All News & Blogs
Police clash with protesters during a demonstration
Andres Kudacki/ASSOCIATED PRESS
Visit the Photo Place
Date published: 9/26/2012
MADRID--Spain's government was hit by the country's financial crisis on two fronts Tuesday as protestors enraged with austerity cutbacks and tax hikes clashed with police near Parliament while the nation's borrowing costs increased in an auction of its debt.
More than 1,000 riot police blocked off access to the Parliament building in the heart of Madrid, forcing most protesters to crowd nearby avenues and shutting down traffic at the height of the evening rush hour.
Police used batons to push back some protesters at the front of the march attended by an estimated 6,000 people as tempers flared, and some demonstrators broke down barricades and threw rocks and bottles toward authorities.
Television images showed officers beating protesters in response, and an Associated Press television producer saw five people dragged away by police and two protesters bloodied. Spanish state TV said at least 28 were injured, including two officers, and that 22 people were detained.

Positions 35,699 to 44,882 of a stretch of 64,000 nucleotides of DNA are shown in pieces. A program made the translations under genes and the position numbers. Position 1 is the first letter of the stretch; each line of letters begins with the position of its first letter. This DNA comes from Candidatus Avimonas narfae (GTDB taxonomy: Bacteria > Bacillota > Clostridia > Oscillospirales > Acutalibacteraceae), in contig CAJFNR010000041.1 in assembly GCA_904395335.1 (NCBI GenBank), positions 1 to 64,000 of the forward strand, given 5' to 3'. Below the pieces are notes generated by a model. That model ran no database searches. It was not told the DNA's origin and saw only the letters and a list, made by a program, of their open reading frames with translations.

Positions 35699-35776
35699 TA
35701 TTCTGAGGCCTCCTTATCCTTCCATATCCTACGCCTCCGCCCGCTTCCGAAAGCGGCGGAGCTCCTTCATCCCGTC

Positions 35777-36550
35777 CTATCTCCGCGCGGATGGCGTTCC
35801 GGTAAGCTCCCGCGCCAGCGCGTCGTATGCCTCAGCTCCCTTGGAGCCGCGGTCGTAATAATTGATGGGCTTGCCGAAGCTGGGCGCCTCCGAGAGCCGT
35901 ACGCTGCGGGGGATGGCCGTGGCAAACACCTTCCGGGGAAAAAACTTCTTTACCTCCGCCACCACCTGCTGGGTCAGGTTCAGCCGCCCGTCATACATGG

The demonstration, organized with an "Occupy Congress" slogan, drew protesters from all walks of life weary of nine straight months of painful economic austerity measures imposed by Prime Minister Mariano Rajoy and his solid majority of lawmakers. Smaller demonstrations Tuesday attracted hundreds of protesters in Barcelona and Seville.
Angry Madrid marchers who got as close as they could to Parliament yelled, "Get out! Get out! They don't represent us! Fire them!"
"The only solution is that we should put everyone in Parliament out on the street so they know what it's like," said Maria Pilar Lopez, a 60-year-old government secretary.
Spain is struggling in its second recession in three years with unemployment near 25 percent. The country has introduced austerity measures and economic reforms in a bid to convince its euro partners and investors that it is serious about reducing its bloated deficit to 6.3 percent of gross domestic product in 2012 and 4.5 percent next year.
The deficit reached $64.8 billion, equivalent to 4.77 percent of GDP, through August, the government said Tuesday.